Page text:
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“One of the formative texts of the Safed myth, which first portrayed the town as a unique place and which was responsible for spreading word of it all around the Jewish world, is the four letters that Rabbi Solomon Shlumil of Dreznitz sent, in 1607, to his relatives in Bohemia after immigrating to Safed in 1602. These documents changed the image and history of the Upper Galilean mysterious city for contemporary European Jews. A passage from the first letter states:
And had I come to announce his eminence, all the wonders, and the great deeds of Luria, may his memory be a blessing, before all of Israel in the land of glory, here in Safed, may it be built and established quickly in our day, which were told to me by my teacher and rabbi, Mas‘ud Ma‘arabi, may God protect and bless him, and from some of the rabbis and great scholars of the Land who poured water on his hands [studied directly under him] and who saw with their own eyes wondrous things from him that have not been seen in the entire land since the days of the tanna’im. Like Rashbi [Rabbi Shimon bar Yohai], may he rest in peace, he had all the virtues such that he had knowledge of all the deeds of human beings and even their thoughts. He had knowledge of the wisdom that was in the countenance and soul of human beings and their incarnations and could say what evil men had been reincarnated in trees, stones, or in beasts and fowl, and he could say what transgressions a man had made from the commandments and the transgressions [he had committed] since his childhood, and he had knowledge of when amends had been made for this fault, and he had knowledge of the chirping of the birds and from their flight comprehended wonderful things, and this is like [the biblical verse, Ecclesiastes 10:20] “for a bird of the air shall carry the voice, and that which hath wings shall tell the matter.” And he comprehended all this through his piety and abstinence and holy purity.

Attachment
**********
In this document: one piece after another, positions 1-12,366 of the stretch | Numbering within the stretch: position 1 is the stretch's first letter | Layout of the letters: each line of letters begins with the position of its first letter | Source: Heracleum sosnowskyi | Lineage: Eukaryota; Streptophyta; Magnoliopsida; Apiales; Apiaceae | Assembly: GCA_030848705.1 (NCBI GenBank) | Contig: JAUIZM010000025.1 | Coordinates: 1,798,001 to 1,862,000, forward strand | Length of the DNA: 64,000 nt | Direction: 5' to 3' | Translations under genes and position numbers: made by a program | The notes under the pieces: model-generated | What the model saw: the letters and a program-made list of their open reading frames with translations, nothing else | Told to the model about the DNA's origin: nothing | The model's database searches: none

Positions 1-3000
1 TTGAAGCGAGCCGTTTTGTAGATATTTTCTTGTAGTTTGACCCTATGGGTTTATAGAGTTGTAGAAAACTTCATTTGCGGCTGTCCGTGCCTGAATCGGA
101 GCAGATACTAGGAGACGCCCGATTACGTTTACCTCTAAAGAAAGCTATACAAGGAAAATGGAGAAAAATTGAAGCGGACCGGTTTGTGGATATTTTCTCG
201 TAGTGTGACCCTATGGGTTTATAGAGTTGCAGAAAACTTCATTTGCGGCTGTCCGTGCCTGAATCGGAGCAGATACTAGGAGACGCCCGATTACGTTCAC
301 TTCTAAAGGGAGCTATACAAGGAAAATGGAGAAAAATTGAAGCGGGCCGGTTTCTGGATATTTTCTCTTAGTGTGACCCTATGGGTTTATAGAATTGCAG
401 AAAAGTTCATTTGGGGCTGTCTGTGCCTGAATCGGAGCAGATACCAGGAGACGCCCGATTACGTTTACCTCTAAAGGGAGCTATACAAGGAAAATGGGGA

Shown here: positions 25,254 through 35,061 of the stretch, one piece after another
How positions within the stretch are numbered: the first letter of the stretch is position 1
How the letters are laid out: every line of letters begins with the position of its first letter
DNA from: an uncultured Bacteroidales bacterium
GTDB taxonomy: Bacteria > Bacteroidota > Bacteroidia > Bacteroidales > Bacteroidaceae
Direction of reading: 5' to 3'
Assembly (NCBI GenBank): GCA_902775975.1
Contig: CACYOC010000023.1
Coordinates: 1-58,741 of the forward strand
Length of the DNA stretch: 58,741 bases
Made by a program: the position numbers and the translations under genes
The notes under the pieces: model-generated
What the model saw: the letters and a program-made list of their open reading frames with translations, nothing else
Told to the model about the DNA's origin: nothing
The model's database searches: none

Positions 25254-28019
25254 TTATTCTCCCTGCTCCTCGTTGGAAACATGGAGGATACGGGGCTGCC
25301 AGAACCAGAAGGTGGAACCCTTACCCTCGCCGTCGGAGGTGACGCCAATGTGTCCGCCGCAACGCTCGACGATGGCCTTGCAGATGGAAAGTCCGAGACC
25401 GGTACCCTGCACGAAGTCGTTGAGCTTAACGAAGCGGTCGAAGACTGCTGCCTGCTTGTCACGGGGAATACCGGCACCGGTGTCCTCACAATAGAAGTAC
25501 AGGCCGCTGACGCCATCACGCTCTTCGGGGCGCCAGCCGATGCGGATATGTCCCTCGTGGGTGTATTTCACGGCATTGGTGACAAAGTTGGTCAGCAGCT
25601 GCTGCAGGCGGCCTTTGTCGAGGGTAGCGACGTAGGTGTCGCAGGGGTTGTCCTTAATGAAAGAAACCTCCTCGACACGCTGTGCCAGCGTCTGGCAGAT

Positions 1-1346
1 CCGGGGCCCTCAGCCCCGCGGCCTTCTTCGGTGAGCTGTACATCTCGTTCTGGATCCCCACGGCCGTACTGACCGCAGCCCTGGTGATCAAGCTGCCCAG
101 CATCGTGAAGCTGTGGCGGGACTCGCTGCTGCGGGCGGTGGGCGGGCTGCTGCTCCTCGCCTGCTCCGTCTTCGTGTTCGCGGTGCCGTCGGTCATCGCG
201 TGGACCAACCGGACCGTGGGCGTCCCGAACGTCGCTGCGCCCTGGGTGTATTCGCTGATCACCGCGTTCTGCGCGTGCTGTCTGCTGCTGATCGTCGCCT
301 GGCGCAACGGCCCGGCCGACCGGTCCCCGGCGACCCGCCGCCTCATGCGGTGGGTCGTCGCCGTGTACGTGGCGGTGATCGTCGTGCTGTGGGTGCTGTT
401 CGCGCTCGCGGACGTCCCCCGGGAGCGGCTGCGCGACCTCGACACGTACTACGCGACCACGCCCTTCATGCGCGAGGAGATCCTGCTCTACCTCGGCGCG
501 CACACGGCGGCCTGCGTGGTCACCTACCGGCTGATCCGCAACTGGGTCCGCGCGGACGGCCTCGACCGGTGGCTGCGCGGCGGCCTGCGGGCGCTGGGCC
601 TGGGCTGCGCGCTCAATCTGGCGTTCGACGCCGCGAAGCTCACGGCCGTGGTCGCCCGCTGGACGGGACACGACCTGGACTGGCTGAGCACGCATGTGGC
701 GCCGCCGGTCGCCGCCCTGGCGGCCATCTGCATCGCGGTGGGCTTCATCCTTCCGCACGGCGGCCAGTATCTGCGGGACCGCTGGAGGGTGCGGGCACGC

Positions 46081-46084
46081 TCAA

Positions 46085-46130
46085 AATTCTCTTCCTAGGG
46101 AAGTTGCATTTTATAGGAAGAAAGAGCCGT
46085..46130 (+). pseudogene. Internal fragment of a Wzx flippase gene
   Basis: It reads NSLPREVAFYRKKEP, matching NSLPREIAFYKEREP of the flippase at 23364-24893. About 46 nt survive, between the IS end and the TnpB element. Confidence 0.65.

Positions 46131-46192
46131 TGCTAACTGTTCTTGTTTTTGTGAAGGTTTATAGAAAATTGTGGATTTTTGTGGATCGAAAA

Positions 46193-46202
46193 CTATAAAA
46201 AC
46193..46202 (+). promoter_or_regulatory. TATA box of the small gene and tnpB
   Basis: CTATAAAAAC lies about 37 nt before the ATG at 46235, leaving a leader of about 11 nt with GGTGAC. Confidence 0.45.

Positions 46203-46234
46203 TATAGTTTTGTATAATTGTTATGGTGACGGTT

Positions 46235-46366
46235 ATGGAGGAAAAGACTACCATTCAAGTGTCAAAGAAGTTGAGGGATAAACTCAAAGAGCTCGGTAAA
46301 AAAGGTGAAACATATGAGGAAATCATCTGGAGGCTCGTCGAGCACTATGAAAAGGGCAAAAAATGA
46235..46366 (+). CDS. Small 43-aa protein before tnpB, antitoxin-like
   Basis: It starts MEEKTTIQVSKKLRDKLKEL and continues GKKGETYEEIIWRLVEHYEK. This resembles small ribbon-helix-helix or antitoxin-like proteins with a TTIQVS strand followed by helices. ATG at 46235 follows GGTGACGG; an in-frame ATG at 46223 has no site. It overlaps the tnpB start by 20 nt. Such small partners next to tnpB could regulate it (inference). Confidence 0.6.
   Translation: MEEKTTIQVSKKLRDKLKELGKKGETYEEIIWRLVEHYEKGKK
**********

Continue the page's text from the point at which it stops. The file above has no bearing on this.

It is hard to understand how we could not have noticed that this text, which has been read and examined so many times, contains a most significant internal contradiction. Shlumil, who in his first letter includes testimonies about the atmosphere and traditions of Safed as he felt and heard them during his years of residence there, speaks of “wondrous things from him that have not been seen in the entire land since the days of the tanna’im.” In other words, in Safed Isaac Luria (1534–1572) performed (“before all of Israel”) wondrous and exceptional deeds. With his supernatural powers he performed deeds that elicited the awe of the people of Safed, who saw these acts with their own eyes.
Shlumil records these explicit testimonies conveyed by people in Safed in his letter, and it is from this letter that European and Oriental Jewish communities formed their mythical image of Safed, centered on the figure of Luria and his miracles. But when Shlumil goes on to recount what these deeds were, the expression that gets repeated almost everywhere is “he knew”: He knew about the reincarnation of evil people in trees and stones, beasts and fowl; he knew about the transgressions of each person from birth and the amends he had made for them; he knew the meaning of the chirping of the birds and their flight.”
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